Lifesaving 6: Saving mothers and children from malnutrition

Jodesz Gavilan
Save the Children's Lifesaving 6 promotes key concepts to help end malnutrition among children and mothers

HEALTH. Filipino mothers breastfeed their newly-born babies during the 'First Embrace' campaign for Early Essential Newborn Care of the World Health Organization (WHO) inside Fabella government maternity hospital. File photo by Ritchie Tongo/EPA

MANILA, Philippines – How can you fight something not easily detected?

Chronic malnutrition, which hinders children from achieving their maximum genetic potential, is not immediately visible. Its effects are manifest in the long run via failed growth or stunting, which is shortness for one’s age.

Stunting starts even before birth and is often caused by poor feeding practices and poor maternal health, among others.

One in every 4 children under 5 years old is stunted globally. 80% of these student children live in just 14 countries, mostly in Asia.

In the Philippines, the latest National Nutrition Survey (NNS) of the Food and Nutrition Research Institute (FNRI) found out that 7.9% of all Filipino children under 5 years old are stunted.

The lifelong impact of chronic malnutrition definitely affects millions worldwide. Unfortunately, it isn’t seen in most countries as a public health crisis. (READ: Why you should care about stunting)

Lifesaving six

No matter how severe the effects of chronic malnutrition are, it is still preventable.

One of the ways the irreversible effects can be prevented from even happening is ensuring that they get the right nutrition. The World Health Organization (WHO) said that nutrition interventions can be done during the first 1,000 days of a child. (READ: Malnutrition, Peter Pan, and never growing up)

But for international humanitarian organization Save the Children, there are 6 key factors in ensuring the best health for mothers and children alike:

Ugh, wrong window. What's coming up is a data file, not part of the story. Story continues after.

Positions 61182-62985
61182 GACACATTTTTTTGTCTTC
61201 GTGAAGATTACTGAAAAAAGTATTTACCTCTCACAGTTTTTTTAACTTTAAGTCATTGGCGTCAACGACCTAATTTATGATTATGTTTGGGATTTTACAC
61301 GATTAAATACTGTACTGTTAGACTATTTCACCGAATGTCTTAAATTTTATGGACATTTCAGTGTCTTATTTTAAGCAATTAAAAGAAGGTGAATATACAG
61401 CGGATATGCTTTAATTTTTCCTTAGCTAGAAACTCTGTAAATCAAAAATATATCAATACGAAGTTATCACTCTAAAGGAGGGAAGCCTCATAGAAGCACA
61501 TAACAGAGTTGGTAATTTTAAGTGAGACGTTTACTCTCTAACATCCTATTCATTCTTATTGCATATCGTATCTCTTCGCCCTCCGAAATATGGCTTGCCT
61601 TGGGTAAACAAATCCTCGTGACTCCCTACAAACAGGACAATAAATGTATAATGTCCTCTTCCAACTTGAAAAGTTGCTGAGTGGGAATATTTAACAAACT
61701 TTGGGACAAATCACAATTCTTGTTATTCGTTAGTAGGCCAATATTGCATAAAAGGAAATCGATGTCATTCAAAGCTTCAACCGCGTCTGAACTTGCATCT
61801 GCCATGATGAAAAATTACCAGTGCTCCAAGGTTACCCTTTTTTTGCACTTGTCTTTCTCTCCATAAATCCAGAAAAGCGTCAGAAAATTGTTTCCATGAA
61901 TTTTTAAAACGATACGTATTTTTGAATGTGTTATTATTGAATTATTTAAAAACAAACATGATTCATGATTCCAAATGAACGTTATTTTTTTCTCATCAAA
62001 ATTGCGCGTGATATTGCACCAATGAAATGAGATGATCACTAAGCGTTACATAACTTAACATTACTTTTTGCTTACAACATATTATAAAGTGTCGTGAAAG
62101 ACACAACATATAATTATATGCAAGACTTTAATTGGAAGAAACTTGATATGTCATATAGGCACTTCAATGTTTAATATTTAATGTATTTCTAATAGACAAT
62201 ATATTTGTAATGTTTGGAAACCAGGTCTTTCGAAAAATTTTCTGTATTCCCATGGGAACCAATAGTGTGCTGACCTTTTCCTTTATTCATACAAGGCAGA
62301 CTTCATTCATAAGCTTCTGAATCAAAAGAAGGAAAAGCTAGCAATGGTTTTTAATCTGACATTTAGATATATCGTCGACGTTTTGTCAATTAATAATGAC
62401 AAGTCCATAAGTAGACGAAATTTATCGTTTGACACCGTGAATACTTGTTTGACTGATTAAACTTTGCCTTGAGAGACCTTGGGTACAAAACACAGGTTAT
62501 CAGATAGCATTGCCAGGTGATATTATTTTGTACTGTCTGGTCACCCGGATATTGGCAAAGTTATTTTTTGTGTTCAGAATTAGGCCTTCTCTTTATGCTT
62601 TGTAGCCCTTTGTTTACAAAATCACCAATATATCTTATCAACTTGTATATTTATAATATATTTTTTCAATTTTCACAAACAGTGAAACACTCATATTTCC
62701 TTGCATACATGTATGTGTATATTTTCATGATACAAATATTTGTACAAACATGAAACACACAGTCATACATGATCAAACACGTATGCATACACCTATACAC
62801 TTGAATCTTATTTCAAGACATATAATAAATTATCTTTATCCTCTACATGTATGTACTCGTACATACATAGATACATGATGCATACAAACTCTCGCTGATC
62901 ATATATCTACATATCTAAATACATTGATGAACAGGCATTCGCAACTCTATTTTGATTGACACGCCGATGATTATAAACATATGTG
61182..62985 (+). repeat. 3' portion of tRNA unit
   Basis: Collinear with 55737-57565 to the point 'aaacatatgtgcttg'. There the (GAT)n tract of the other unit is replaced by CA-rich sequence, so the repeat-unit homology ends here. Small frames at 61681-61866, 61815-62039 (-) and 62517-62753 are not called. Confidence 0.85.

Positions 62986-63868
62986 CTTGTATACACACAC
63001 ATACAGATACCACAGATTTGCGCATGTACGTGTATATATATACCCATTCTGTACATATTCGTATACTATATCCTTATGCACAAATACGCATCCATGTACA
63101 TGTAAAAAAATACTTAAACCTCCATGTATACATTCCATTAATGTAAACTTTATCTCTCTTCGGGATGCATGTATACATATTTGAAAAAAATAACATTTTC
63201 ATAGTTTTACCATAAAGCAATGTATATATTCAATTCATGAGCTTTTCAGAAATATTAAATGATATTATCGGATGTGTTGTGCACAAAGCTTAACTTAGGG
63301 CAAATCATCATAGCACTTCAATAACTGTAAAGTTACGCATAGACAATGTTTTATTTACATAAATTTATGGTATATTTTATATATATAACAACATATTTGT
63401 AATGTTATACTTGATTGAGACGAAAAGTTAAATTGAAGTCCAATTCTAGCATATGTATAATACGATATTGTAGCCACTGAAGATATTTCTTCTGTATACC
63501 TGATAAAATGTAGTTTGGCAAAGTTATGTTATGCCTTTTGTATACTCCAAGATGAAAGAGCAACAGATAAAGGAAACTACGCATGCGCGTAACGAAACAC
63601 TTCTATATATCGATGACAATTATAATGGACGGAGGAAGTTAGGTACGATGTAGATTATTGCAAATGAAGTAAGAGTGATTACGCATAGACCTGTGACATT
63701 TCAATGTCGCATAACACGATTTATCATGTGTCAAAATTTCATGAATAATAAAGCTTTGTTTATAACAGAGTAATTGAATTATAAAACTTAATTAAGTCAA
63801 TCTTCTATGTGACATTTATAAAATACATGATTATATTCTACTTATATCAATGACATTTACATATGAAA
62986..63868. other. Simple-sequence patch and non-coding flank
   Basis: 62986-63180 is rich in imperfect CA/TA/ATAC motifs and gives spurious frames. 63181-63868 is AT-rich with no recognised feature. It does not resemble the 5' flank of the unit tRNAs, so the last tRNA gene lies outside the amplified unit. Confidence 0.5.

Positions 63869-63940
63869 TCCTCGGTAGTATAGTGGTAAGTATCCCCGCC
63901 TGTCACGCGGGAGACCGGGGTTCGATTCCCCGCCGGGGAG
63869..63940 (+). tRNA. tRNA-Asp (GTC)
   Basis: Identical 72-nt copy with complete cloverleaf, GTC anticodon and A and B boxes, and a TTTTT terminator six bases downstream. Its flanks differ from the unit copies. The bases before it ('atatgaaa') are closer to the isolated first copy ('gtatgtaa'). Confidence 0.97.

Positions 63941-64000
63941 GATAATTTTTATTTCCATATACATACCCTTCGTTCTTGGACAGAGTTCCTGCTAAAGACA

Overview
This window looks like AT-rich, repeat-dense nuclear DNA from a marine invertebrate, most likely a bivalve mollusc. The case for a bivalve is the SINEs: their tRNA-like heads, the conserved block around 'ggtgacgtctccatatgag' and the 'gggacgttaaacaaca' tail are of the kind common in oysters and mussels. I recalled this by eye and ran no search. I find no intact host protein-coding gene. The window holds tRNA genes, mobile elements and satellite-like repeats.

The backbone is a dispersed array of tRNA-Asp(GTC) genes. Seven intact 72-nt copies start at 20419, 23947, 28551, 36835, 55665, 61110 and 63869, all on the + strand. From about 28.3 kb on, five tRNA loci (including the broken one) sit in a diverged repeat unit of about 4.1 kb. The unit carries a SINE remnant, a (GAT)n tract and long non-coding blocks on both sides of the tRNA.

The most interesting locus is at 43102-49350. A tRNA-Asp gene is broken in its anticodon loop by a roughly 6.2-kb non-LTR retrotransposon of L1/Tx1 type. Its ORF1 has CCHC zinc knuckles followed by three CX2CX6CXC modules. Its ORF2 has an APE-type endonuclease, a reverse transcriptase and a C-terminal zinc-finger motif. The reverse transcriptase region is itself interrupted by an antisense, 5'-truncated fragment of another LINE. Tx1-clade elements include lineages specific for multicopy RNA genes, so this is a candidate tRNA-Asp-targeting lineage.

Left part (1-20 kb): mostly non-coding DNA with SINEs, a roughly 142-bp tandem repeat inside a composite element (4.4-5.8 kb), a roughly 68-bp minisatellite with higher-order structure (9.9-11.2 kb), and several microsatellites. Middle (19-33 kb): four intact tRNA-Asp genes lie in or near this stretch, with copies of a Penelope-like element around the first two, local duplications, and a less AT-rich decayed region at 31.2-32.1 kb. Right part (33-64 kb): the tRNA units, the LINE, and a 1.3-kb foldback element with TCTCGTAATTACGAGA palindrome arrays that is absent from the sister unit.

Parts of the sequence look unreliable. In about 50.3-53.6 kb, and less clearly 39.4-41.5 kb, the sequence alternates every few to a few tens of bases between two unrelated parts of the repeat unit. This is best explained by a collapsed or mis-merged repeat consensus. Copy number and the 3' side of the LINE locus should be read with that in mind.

1. Breastfeeding

According to experts, breast milk is the “cheapest medicine” a child can get as it provides key micronutrients needed to ensure successful cognitive and physical growth in a child.

Exclusive breastfeeding is highly encouraged during the first 6 months of a child so the risk of malnutrition is lessened.

2. Complementary feeding

It is considered the best way to battle chronic malnutrition but it should be timely and appropriate based on the needs of a child. Complementary feeding can also serve as provider for essential nutrients once breastfeeding is done.

3. Zink

Zink helps children recover from diseases such as diarrhea and helps prevent a recurrence. To date, diarrhea kills about 1.3 million children annually, making it a public health issue.

4. Iron

Maternal mortality is increasing each year. Through effective consumption of iron folate, the risks of a mother dying during childbirth is lessened. It can also help in enhancing the cognitive development of a child.

Iron can be sourced from dried beans, peas, grains, and meat. 

5. Good hygiene

By maintaining good hygiene through proper handwashing and access to safe water, the transfer of viruses to a child can be prevented.

Viruses in unsanitary sources can cause diarrhea and other gastro-related diseases. (READ: Preventing food contamination: 5 ways to ensure food safety)

6. Vitamin A

An appropriate amount of Vitamin A can do good things to a child’s health. It can prevent him from catching common diseases by strenghtening his immune system, while also preventing blindness. Unfortunately, almost 190 million children do not get enough Vitamin A globally.

The effects can however be prevented if children and mothers consume enough carrots, potato, and green leafy vegetables.

Cheaper than treatment

If the “Lifesaving Six” concept is properly followed, more than two million mothers and children can be saved from malnutrition-related diseases and death.

According to Save the Children, it will only cost $20 (P885)* for each Lifesaving Six to be provided for the first 1,000 days of a child.

It is significantly lesser than the estimated millions of dollars spent and lost due to malnutrition globally.

Prevension is definitely better than cure in more ways than one, especially when it comes to the welfare of children.  Rappler.com

Do you know any other nutrition interventions especially for children? Tell us in the comments or tweet using #HungerProject!

*$1 = P44